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What were the long term responses in the San Francisco Earthquake in 1989?
New fire fighting system introduced, More research and monitoring, More buildings retro-fitted, New building standards – better levels of earthquake proofing, Insurance premiums went up, Some people (not many) moved away
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In any natural disaster what factors are important in deciding how much damage and how many casualties are created?
1) Wealth of the country affected 2) The quality of the buildings 3) The amount and quality of rescue services 4) The amount of warning given 5) Communications 6) Population density 7) Time when it happened 8) How big the hazard was
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What are the three classifications for volcanoes?
Volcanoes can be classified as: Active – erupting. Dormant – erupted in the past and likely to do so again in the future. Extinct – will never erupt again
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Where are volcanoes found?
1) Divergent boundaries. 2) Subduction zones (both types). 3) Hot Spots
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Explain and give an example for the occurrence of volcanoes at divergent boundaries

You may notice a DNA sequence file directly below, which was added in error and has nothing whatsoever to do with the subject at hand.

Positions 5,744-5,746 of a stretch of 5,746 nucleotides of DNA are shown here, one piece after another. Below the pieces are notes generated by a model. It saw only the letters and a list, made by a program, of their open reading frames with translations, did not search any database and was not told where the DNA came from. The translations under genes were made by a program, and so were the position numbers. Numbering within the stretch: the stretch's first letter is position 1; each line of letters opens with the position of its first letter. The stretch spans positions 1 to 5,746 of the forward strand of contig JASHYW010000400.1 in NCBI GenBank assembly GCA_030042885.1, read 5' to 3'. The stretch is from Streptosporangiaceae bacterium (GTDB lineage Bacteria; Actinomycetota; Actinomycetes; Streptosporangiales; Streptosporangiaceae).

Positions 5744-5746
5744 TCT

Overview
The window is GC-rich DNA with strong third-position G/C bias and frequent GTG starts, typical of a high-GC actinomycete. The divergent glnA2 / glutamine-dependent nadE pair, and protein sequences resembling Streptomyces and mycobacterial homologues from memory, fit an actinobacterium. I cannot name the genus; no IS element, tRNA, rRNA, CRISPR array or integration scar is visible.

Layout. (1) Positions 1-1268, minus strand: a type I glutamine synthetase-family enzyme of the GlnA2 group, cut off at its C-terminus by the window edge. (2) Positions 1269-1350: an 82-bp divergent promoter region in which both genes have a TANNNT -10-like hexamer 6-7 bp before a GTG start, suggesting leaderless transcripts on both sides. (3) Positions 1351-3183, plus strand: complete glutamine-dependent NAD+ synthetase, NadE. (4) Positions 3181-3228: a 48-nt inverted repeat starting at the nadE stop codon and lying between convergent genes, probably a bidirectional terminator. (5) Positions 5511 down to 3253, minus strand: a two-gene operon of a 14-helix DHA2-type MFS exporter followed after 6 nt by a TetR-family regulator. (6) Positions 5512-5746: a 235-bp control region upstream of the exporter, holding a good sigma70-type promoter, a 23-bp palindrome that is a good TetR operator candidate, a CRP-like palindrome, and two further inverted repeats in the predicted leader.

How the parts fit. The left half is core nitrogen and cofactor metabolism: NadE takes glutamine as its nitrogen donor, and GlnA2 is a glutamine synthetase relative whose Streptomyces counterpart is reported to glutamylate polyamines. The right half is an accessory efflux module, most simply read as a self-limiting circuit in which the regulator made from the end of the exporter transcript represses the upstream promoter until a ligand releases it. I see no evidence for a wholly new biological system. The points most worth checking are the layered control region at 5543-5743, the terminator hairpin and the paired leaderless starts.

e.g. mid oceanic ridge where North American and Eurasian plates are pulling apart – convection currents rising and so brings magma to surface. Shield volcanoes (‘gentle’ eruptions).
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Explain the occurrence of volcanoes at subduction zones
subducted plate is melted in mantle so produces more hotter magma which rises to surface. Composite cone volcanoes (very explosive).
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Explain the occurrence of volcanoes at hot spots
plumes of magma rise through the crust (shield volcanoes – ‘gentle eruptions).
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What are the two types of volcano that can be formed and what are the features of each?
Composite cones = violent eruptions - pyroclastic flows, ash, volcanic bombs, dust, poisonous gasses etc. Shield volcanoes = gentle eruptions – thin runny lava.
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What is the location of Montserrat?
Island in the Caribbean Sea.